• Mohana Prabhakar

The boy who cried Wolf

Updated: Apr 22, 2019

I was at breakfast with some friends last week and one asked: “So tell me, as an expat are you worried or feeling uneasy about being here? All these crazy laws....” I knew exactly where she was coming from the minute she asked the question and then it was confirmed. Newspaper headlines and Facebook posts: All of which could be filed under one important subsection called Rumours.

This is what I would say to any national or expatriate who asked me that question. Am I uneasy? I am. Am I worried? Yes. I worry about making sure that my revenue streams continue unabated, that my receivables stay under control, about managing my costs more efficiently, getting clearances to hire much-needed staff, and so much more. These are the business realities of 2016 and of course, we should be worried.

All of us in the region, nationals and expatriates, have actual things to worry about at the $37 per barrel price point. Why waste time over crazy people saying crazy things? Strange things happen everywhere, in every country. After all, we are living in a world that could actually see Donald Trump become the President of the United States.

I remember reading a while back that incomes of expats could be taxed soon. Then it was the turn of expat remittances to be taxed. Later we read that only expats would have to pay the higher non-subsidised price for fuel. Nothing happened except in the heads of an expat journalist and a couple of expat residents who obviously had an ‘Oh my God’ moment. On the matter of taxes by the way, how many of us expats are from countries where we don’t pay income tax?

It seems that any news that can get people uncomfortable is big news these days.

Take the recent Page 1 news item that made it seem that any moment now expatriates would have to pay three per cent of their total salary over two years as their visa fee. Therefore for a salary of RO1,000 per month, you would pay RO720. It is something that would have a huge impact on every company here, let alone individuals and in these times, it was naturally alarming news.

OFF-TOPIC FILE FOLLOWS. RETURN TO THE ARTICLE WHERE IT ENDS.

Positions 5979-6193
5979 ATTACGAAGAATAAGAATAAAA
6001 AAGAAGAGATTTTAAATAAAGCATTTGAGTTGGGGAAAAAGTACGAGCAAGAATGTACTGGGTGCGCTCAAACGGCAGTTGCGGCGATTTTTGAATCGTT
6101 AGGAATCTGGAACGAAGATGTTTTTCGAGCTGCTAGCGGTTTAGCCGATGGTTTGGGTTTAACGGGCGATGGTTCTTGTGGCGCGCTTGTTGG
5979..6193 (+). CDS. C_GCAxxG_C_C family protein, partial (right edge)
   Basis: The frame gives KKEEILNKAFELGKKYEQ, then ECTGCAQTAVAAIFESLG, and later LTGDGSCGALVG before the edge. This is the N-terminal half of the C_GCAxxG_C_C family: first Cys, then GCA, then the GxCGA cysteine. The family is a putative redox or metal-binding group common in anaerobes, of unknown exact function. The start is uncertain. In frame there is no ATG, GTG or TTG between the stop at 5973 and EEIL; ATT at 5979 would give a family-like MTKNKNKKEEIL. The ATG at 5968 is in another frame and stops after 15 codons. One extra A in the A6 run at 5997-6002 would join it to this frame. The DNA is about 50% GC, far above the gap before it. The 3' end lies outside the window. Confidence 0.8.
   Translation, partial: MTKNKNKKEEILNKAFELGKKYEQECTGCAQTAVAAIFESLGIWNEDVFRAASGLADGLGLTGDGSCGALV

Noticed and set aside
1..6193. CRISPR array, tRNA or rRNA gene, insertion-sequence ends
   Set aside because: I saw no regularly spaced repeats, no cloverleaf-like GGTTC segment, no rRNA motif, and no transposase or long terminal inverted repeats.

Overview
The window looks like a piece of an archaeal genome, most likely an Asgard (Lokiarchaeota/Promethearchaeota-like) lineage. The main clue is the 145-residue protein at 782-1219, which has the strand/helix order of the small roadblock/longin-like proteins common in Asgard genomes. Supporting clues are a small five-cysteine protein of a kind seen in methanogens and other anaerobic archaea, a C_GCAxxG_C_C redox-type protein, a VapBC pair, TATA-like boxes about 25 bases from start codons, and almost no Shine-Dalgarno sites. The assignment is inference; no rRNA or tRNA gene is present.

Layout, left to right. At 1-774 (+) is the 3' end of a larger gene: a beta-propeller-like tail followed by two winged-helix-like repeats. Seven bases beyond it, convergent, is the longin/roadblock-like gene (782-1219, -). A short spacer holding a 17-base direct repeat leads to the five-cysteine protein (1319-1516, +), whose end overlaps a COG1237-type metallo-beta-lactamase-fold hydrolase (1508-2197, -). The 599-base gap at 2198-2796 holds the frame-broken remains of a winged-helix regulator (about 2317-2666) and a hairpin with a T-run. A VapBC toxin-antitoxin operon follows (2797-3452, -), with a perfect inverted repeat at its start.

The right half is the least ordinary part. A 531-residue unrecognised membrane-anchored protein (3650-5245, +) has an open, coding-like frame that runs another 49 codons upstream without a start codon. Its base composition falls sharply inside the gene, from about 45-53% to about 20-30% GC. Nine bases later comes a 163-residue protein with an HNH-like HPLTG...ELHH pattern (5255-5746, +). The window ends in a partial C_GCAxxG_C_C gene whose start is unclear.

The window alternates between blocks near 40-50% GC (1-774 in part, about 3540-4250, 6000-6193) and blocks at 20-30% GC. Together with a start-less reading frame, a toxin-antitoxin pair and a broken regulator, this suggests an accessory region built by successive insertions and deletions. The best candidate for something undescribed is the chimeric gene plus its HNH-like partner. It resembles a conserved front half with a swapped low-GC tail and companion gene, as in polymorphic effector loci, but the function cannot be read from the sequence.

When Muscat Daily spoke to Majlis A' Shura to reconfirm, their official spokesperson was rather forceful in his statement that the report was baseless and that such a proposal hadn’t even been submitted. A member speaking about his wishes does not make it a reality. “Anyone can say anything. But there has to be some common sense in whatever is said.” I wonder whether it would make Page 1, if someone said, ‘I propose all expats (or just expat women) be given a 488 Spider’.

Doubt it. People share bad news at the speed of light and unfortunately not enough of us have the time or inclination to question its authenticity. There’s also the question of the angle you take. For example, if the visa fee story was real, it would be the media’s duty to go to town with it as a harmful and short-sighted move that would seriously hamper corporates. Going the ‘conspiracy against expats’ route is unnecessary on so many levels.

I am tired to my bones of rumour-mongering and think it’s time to reiterate that news created for the sake of boosting Facebook likes is not news. I am not a digital/social media expert by any means and wouldn’t presume to tell any individual, let alone an organisation, how to manage their virtual interactions. However, as kids, we were told the story of ‘The boy who cried wolf’ for a reason. Now would be a good time to refresh our memories.

#rumours #oman #muscat

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